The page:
The recent LaingBuisson Social Care conference gave a compelling summary as to the situation the Social Care market currently finds itself in and possible suggestions of what may be around the corner. After listening to some very good presentations and having some very interesting conversations, one thing struck home to me more than anything else. The Care market is full of contradictions.
Here, we unpick the Homecare and Supported Living market.
The headline in the Homecare market was that it had been hit harder by the spending cuts than other areas of Social Care. The Homecare and Supported Living market is currently valued at approximately £5bn in England (£5.9bn UK projection). Of that, council funded care represents around 61% of spend, privately funded care at 22%, care via direct payments equals 11% and NHS commissioned care just under 6%. At the event, there was the suggestion that the increased take up of Direct Payments could help redefine the direction of the Homecare market, but more needs to be done to make this a more appealing prospect for the individual.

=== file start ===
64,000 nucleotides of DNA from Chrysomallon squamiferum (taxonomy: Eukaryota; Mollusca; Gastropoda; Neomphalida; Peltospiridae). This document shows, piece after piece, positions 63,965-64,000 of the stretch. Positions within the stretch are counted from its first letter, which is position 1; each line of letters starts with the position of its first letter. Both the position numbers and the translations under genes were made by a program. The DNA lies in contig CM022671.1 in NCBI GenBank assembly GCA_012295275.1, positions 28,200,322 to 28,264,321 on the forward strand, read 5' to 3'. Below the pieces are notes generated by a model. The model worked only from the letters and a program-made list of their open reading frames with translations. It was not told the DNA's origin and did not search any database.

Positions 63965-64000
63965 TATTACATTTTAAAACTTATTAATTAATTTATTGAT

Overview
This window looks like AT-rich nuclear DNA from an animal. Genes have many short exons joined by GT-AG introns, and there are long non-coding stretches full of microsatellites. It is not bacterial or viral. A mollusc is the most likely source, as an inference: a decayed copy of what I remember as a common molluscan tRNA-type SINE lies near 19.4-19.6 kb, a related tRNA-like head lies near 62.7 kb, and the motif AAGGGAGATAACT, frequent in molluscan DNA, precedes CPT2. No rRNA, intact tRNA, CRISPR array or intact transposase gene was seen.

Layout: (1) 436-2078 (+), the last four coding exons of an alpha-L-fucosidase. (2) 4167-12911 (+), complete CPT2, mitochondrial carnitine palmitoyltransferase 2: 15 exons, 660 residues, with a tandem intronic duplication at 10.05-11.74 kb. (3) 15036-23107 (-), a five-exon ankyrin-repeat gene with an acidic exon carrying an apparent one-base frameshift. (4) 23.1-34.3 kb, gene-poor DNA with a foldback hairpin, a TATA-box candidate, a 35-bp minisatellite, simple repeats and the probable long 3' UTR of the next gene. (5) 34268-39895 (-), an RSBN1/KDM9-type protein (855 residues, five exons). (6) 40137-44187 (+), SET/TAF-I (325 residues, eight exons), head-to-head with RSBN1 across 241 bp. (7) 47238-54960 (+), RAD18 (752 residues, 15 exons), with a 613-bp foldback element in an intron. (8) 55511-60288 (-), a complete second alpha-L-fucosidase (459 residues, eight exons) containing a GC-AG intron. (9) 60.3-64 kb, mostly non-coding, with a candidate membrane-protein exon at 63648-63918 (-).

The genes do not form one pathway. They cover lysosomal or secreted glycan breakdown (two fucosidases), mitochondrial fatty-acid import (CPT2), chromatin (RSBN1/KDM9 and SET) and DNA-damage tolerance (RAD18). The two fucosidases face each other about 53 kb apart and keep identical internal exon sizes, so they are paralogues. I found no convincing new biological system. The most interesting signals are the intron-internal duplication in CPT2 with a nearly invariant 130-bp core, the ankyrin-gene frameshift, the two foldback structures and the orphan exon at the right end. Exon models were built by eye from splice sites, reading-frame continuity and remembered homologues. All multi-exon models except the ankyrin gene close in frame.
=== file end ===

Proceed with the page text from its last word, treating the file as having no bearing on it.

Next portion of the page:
Pressure on providers was evident, with inconsistent hourly rates of pay across the 152 councils ranging from just under £12 to around £20 per hour. The top 10 providers in the market now equated for 21% of the provision in the market, following some big changes in the last 12 months but profitability continues to be put under pressure which could mean scaling back activities or costs which could have a knock on effect on quality.
The introduction of a fair and transparent procurement process in the Homecare category at our NHS clients has seen a growth in the number of providers delivering services. The larger providers are seeing their market share reduced as the packages become more evenly spread, giving our clients greater peace of mind that the risk of supply in that category is being reduced.